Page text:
October 22, 2015
Digest: A judge may reveal, discuss and explore his/her interest in receiving an interim appointment to non-judicial office with the public official who will make that decision if the position becomes vacant.
Rules: 22 NYCRR 100.0(A); 100.2; 100.2(A); 100.3(A); 100.4(A)(1), (3); 100.5(A)(1); 100.5(B); Opinions 11-18/11-42; 02-34; 97-65; 96-97; 93-55.
The inquiring judge believes an elective nonjudicial office may be vacant before the incumbent’s term ends. If that occurs, an interim appointment is likely. He/she asks if he/she may write to the public official with power to make the interim appointment, and request the official to consider him/her for that appointment, should a vacancy occur before the incumbent’s term ends.
A judge must always avoid even the appearance of impropriety (see 22 NYCRR 100.2) and must always act to promote public confidence in the judiciary’s integrity and impartiality (see 22 NYCRR 100.2[A]). A judge’s judicial duties take precedence over all the judge’s other activities (see 22 NYCRR 100.3[A]) and his/her extra-judicial activities therefore must not be incompatible with judicial office (see 22 NYCRR 100.4[A]) or cast reasonable doubt on the judge’s capacity to act impartially as a judge (see 22 NYCRR 100.4[A]). In addition, a judge must not directly or indirectly engage in political activity except as permitted by the Rules Governing Judicial Conduct (see 22 NYCRR 100.5[A]), and must resign from judicial office on becoming a candidate for elective nonjudicial office (see 22 NYCRR 100.5[B]).1
The Committee notes, preliminarily, the nonjudicial office in question is incompatible with the inquirer’s judicial office. This does not, by itself, preclude the judge from seeking an interim appointment to the position, because the Committee has advised that a sitting judge may, subject to certain limitations, apply for employment which is incompatible with the judge’s judicial office, “even though the judge must resign or retire from judicial office if and when he/she is ultimately hired for the position” (Opinion 11-18/11-42).
In Opinion 97-65, a sitting judge asked whether he/she could “discuss the possibility of becoming a candidate” for nonjudicial office with “political party members and governmental officials.” Even though the judge would need to resign from judicial office on actually becoming a candidate for the office, the Committee advised:
there is no ethical barrier preventing the judge from engaging in such discussions. Preliminary discussions with political authorities about a possible candidacy for judicial or nonjudicial office are not proscribed political activities under section 100.5 of the Rules Governing Judicial Conduct
(Opinion 97-65). In essence, the Committee has concluded that such limited, non-public discussions constitute “testing the waters” for a possible future run, rather than an actual candidacy for the office in question (see id.; Opinions 02-34 [a judge may speak individually to members of a party’s executive committee or to other party leaders about a possible judicial candidacy at any time, but must not contact community residents outside the window period to determine if they would support the judge’s candidacy]; 93-55 [a judge may specially appear at a political party’s executive committee for the limited purpose of being interviewed as a possible candidate for the position of district attorney]).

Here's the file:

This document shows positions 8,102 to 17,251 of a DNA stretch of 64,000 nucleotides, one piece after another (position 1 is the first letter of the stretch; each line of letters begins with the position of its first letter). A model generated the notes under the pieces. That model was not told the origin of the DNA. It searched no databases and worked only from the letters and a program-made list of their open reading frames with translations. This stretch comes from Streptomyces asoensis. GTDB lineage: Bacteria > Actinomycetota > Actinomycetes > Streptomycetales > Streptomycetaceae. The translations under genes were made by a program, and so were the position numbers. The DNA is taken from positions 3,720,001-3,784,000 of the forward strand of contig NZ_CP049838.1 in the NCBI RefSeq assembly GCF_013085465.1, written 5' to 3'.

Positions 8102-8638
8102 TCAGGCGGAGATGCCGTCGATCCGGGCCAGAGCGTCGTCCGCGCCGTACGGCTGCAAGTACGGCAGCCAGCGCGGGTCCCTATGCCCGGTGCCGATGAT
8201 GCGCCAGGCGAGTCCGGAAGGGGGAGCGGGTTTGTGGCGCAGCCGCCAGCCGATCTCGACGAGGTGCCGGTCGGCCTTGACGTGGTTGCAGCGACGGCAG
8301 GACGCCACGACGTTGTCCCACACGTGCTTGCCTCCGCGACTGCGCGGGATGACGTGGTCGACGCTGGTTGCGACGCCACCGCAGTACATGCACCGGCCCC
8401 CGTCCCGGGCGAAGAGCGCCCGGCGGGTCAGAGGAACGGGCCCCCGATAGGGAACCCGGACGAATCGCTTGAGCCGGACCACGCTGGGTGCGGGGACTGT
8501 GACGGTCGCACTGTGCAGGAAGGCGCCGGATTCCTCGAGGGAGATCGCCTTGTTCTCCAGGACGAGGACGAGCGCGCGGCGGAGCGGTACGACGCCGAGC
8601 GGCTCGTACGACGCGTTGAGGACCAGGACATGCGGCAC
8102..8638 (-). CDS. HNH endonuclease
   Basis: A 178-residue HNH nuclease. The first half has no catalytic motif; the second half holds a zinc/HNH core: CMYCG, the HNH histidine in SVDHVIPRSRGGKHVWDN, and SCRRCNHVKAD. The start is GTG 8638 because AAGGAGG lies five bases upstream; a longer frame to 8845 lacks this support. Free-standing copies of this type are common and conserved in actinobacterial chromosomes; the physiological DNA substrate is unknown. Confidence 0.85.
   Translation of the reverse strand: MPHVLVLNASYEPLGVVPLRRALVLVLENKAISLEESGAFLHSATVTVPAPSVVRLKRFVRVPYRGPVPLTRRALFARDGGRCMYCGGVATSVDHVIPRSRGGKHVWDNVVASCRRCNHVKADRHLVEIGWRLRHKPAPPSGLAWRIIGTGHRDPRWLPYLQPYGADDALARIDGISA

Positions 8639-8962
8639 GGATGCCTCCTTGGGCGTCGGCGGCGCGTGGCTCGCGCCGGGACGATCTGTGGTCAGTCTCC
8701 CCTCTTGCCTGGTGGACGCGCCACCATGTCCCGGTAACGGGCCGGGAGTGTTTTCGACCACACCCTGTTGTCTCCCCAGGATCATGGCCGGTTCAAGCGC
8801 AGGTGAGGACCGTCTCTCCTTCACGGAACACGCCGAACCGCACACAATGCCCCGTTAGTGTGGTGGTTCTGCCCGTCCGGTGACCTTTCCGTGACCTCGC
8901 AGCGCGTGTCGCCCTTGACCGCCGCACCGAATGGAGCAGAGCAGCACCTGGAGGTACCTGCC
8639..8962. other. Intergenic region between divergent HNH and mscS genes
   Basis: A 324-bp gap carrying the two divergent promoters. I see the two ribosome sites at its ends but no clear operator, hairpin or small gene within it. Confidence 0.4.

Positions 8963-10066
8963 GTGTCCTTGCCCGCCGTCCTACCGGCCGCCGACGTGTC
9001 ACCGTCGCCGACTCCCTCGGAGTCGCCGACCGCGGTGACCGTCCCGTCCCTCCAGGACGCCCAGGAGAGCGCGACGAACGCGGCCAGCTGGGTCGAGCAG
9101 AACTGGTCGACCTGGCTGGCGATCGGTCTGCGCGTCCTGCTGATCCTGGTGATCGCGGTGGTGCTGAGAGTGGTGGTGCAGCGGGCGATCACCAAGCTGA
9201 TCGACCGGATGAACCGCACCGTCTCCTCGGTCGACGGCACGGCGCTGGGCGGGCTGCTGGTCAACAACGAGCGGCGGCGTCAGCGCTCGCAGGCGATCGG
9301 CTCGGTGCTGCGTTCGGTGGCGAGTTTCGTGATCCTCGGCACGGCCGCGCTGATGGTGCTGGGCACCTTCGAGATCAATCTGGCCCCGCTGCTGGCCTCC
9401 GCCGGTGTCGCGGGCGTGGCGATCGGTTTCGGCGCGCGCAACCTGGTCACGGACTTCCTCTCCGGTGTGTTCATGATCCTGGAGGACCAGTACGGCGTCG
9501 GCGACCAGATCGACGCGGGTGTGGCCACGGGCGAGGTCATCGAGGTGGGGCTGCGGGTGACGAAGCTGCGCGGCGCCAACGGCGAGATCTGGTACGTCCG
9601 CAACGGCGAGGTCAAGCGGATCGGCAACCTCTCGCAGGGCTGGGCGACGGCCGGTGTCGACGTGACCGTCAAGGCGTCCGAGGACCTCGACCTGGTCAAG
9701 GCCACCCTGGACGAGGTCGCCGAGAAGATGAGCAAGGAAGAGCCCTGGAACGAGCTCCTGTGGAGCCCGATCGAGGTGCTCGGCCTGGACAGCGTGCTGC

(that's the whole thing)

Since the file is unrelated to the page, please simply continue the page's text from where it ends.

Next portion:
The Committee has similarly advised there is “no rule prohibiting” a sitting judge from “contacting a political party and advising that party’s leadership of the [judge]’s desire to be considered for appointment by the Governor to fill a vacancy to an elective judicial office” (Opinion 96-97). Of course, a judge who seeks appointment, rather than election, to another public office is not a “candidate” within the meaning of the Rules (see 22 NYCRR 100.0[A] [a “candidate” is one who seeks public office “by election”]), and therefore may not engage in the limited political activity allowed to judges who are candidates within their window period (see Opinion 96-97 [advising that a support magistrate who is seeking appointment, rather than election, to judicial office may not attend political functions or engage in other prohibited political activity]).
Unlike prior opinions, the inquiring judge here wishes to (1) reveal, discuss and explore the possibility of receiving an interim appointment to nonjudicial office, rather than the possibility of becoming a candidate for election to that office; (2) contact the appointing authority directly, rather than expressing his/her interest indirectly through political party leaders; and (3) express his/her interest in writing, rather than in conversation. However, under the circumstances presented, these differences do not create any improper appearance. Indeed, they may minimize a risk the judge’s conduct might be misperceived as improper.
The Committee concludes this judge may, subject to generally applicable limits on judicial speech and conduct, discuss and explore his/her interest in seeking appointment to a non-judicial office. The judge may therefore write the appointing authority concerning the judge’s interest in receiving an interim appointment to nonjudicial office if a position becomes vacant.
1 A “candidate” is a person “seeking ... public office by election” (22 NYCRR 100.0[A]). Even if he/she has not yet been officially nominated, a person becomes a candidate when “he or she makes a public announcement of candidacy, or authorizes solicitation or acceptance of contributions” (22 NYCRR 100.0[A]).